Sunday, April 9, 2017

Welcome to HMSC BI 450!

Today marks week one of our time here at Hatfield for BI 450, it has been very busy but extremely fun. 9 am Monday morning we all migrated the 500 feet from our apartments to the classroom for a tour of the campus and introduction to the staff. We later learned about the landscape of the Oregon coast and why marine biology is important (even though Sally was preaching to the choir).


Students collecting invertebrates at Boiler Bay. On the right is a
boiler from an old ship that crashed here 107 years ago, hence
the name: Boiler Bay. 
Tuesday was more eventful, we began learning marine invertebrate phylums, starting with Porifera -the sponges. We then went out for our first day of fieldwork to Boiler Bay. The tide pools were amazing and rich with biodiversity. Everyone clomped around in their raingear with little cups and sketchily rust scrappers collecting animals. This trip had probably the highest turnover rate of all our trips this week, collecting organisms from crabs to snails to nudibranchs to urchins to chitons and so much more.


Wednesday we learned about anemones, corals and jellies of the phylum Cnidaria then were inaugurated into the HMSC wide tradition of coffee and donut break. Of course free donuts were great, but it was also nice to talk to staff at Hatfield that we otherwise wouldn’t interact with. We learned about their research and helpful hints about the town -such as where to find agates, chanterelles and good hikes. After some lab work and lunch we drove out to Tokatee Klootchman for more fieldwork. This intertidal was harder to find organisms in -especially since we had already collected so many the previous day- but we were able to expand our inventory, including many Aeolidia papillosa and a Hermissenda crassicornis!
17799997_1695497823799816_2980754842915698521_n.jpg
Right: Anthopleura xanthogrammica
Left: Chrytochiton stelleri
Thursday was probably the most exciting day of the week. We started the morning off with some awesome worm lectures and then headed off to the mudflats to collect more invertebrates. Before leaving, Sally surprised everyone with some chocolate cake for Miranda’s twenty-first and Sammy’s twenty-second birthdays (thanks Sally!). The mudflats were a blast. The mud was extremely hard to walk through because it was so soft and deep. Almost everyone took a fall or two! The most adventurous of us managed to get all the way to the water’s edge where we were waist deep in mud and had to resort to crawling on our hands and knees to keep from sinking. Despite the challenge, we found tons of worms, crabs, and shrimp that we took back to the lab, along with lots of mud!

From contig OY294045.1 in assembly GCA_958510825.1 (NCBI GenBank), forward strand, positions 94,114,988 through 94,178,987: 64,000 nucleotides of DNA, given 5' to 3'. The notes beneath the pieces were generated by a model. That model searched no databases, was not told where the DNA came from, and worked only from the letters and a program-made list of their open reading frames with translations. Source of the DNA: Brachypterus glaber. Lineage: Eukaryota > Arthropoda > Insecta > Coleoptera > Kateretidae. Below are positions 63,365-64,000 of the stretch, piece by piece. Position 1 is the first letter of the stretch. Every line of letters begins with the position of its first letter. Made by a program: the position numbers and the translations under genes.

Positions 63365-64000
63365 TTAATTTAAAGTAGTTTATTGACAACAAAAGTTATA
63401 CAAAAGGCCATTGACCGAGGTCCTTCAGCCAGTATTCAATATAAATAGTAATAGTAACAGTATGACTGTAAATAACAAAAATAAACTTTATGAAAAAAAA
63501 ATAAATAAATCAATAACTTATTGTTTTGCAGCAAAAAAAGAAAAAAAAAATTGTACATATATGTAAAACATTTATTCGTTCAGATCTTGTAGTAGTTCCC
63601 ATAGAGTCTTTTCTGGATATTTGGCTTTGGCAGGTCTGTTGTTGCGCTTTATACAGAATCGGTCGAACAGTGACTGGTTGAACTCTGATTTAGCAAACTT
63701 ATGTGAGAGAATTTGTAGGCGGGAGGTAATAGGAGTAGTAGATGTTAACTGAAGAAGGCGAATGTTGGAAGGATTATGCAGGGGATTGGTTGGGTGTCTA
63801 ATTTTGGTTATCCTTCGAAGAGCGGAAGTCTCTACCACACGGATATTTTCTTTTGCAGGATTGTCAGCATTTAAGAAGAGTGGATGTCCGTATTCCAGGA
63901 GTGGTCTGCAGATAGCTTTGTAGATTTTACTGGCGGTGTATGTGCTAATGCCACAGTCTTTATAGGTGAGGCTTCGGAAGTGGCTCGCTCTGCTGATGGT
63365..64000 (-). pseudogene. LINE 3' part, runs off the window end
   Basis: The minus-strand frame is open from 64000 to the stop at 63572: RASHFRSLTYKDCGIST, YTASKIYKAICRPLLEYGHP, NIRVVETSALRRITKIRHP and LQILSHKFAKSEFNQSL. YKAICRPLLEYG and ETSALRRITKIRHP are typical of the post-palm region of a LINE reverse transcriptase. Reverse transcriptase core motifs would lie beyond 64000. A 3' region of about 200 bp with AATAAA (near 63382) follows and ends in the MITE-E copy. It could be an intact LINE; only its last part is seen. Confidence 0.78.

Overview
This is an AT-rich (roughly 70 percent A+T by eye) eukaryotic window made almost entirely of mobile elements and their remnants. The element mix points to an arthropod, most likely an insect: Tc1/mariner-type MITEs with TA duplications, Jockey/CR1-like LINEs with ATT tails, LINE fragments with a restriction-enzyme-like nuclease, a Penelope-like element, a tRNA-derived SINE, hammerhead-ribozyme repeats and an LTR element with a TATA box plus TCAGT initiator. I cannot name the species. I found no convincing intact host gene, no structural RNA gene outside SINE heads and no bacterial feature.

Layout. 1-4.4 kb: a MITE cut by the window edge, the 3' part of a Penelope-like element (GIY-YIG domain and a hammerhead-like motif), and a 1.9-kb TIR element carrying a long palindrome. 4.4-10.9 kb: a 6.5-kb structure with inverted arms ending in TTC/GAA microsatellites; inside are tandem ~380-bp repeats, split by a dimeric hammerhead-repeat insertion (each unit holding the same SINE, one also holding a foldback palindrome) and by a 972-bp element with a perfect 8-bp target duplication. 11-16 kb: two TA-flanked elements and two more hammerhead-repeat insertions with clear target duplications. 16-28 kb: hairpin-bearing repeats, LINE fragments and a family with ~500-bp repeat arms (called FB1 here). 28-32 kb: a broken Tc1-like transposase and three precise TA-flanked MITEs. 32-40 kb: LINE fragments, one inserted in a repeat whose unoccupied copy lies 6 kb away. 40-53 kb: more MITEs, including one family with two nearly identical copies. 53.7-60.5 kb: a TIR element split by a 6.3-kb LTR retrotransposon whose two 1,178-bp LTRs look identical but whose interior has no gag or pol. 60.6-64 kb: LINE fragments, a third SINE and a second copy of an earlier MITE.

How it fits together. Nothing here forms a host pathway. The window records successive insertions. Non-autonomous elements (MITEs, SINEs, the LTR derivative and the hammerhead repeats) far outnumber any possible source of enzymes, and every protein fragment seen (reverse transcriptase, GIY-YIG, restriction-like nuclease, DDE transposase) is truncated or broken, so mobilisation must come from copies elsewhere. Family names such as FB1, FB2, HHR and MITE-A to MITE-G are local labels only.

IMG_5041.JPG
Alanna digging for worms!
Friday went a little differently than we had planned. We were supposed to go on a fun hike up to Cascade Head, but the strong winds and heavy rain forced us to change our schedule around. Instead, we had some interesting lectures on Molluscs and Lophophorates, and then lots of lab time to finish up the three notebook entries that were due at the end of the day.
Saturday was Marine Science Day at Hatfield. The education building was packed with booths and exhibits showing off scientists’ research and educating the public about the wonders of the ocean. We took turns telling guests about all of the invertebrates that we had collected in the field this week, which turned out to be a pretty handy study tool for our final next Friday! It was really fun to see everyone so excited about marine biology. David also turned twenty one and got to share his day with Marine Science Day!


While walking on the beach this weekend we found hundreds of stranded Velella velellas due to the high winds on Friday. This was especially interesting because we had just learned about this species in lecture on Wednesday. These jellies have clear ‘sails’ that project out of the water and catch winds to locomote. 50% of the population is born with sails twisted to the right and the other 50% has sails twisted to the left. This means that large winds will separate the population in half to opposite sides of the Pacific ocean.

No comments: